Everything about Overgrown props Sly Withers up as a superior outfit. Singles 'Passing Through', 'Radio' and 'Something' dropped listeners back into the SCU comfortably and they retained everything that makes Sly Withers great - the impressive spiky guitar riffs, the massive hooks and the deeply vulnerable and relatable lyrics. Just after the album's halfway point, Jono and Sam each take the lead on a rather stunning slow burn each - 'Put Me Down' and 'Don't Wanna Leave' - featuring extra instrumentation and a sophisticated leap in detail. Elsewhere, the closing 'Last' and penultimate 'Sundays' reveal even more layers to the individuals as writers.

"The song 'Sundays' is one that Jono basically wrote the entire thing and it didn't really change," Sam reveals. "It's in this pure, untouched space and the thing that I really love about that is that it's got all these incredible moments and incredible complex chord progressions. It's just nice to sit there and listen to my friend come up with this genius and not have to put any effort into making it as incredible as it is. It's like a beautiful piece of music just lands in your lap and then it doesn't need anything else and we just learnt it and translated it to the recording. That ability to lazily/semi take credit for someone's brilliance is pretty cool."
"In general, I am very, very happy with the guitar tones we were able to pull across the record," Jono explains. "I feel like that was such a step up for us. It goes back to having the time to sit in that room and try every single amp before you even track anything and you can figure out what you want to use before you start and having that weeks on weeks to try everything, different guitars and different pedals, everything. The tones especially really bring out the lushness in the songs, we were after the prettier vibe from the onset of this project. That was one of the ways I set about trying to achieve that. The other thing is the strings. The few places we peppered in strings on these tracks really elevates everything else going on around it."

Whether a novice or no matter the level of appreciation you have with Sly Withers, you're bound to walk away from Overgrown more engaged. It's just that good. Hearing the album, witnessing the ambition and hunger paired with humble and grateful, wide eyed attitudes and after chatting to them in some detail, one gets the sense that they're in it for the long haul and have quite the career, whatever shape they want it to take, in front of them.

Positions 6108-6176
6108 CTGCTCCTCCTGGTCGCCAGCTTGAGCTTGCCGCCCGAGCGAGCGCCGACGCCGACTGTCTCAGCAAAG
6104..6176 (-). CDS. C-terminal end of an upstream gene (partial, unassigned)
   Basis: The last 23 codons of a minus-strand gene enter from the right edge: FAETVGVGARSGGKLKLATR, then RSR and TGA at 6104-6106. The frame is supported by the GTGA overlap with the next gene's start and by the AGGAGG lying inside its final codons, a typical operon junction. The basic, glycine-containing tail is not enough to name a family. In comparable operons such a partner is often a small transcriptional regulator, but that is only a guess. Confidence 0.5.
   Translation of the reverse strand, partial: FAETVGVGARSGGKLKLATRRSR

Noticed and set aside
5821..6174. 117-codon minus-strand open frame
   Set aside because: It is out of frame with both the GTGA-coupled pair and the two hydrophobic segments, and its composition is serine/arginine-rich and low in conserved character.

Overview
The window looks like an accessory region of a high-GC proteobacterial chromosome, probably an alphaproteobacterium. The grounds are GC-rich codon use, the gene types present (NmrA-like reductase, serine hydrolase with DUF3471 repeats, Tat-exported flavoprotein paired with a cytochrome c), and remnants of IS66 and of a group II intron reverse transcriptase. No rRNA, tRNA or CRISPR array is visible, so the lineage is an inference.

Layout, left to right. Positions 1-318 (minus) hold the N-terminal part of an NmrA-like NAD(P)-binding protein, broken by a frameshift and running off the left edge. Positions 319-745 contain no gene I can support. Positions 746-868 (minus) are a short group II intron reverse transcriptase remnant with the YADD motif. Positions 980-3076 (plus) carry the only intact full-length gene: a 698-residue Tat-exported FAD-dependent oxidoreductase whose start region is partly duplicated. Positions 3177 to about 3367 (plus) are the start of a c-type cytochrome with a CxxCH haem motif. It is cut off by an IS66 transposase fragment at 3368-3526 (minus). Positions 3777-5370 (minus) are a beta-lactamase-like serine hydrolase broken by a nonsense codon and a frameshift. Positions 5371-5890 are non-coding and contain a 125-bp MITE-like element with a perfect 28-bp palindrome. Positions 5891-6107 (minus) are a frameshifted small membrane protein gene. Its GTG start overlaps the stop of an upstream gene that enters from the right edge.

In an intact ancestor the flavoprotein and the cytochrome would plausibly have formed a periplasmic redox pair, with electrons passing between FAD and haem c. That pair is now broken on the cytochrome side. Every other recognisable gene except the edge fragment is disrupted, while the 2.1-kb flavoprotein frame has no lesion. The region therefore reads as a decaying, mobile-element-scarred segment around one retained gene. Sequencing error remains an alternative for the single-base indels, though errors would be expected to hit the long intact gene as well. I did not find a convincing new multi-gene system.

"We're just four normal guys from Perth and we love making music together," Jono confesses. "We love the opportunities we've been given because of the careers we've chosen and that we're able to travel the country and play shows and make music for people. Every step of the way, we want to keep developing and keep progressing and I think Overgrown is just the next natural step forward for us and we hope it's one that people can get on board with. If you like it, I think there's enough tying back to older stuff, it's not a complete change to who the band is. You'll be able to draw lines back to previous songs and previous releases. The goal for us when we went in was to make the pretty stuff prettier and the heavy stuff heavier and really focus on getting the most out of our songwriting."




Fri 04 Nov | THE GOV • Adelaide, SA, Australia TICKETS

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Sat 26 Nov | DARWIN RAILWAY CLUB • Darwin, NT, Australia TICKETS

Sat 10 Dec | ASTOR THEATRE • Perth, WA, Australia TICKETS





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Releasing an album can be an uncertain time for artists. They have dedicated their creative energy to completing the record, and now they must wait for its release, hoping for validation and positive reception from a broader audience. At this point, the support and love from their existing fanbase, team, bandmates, and close friends and family are crucial sources of encouragement. To get more song plays, you can order soundcloud promotion -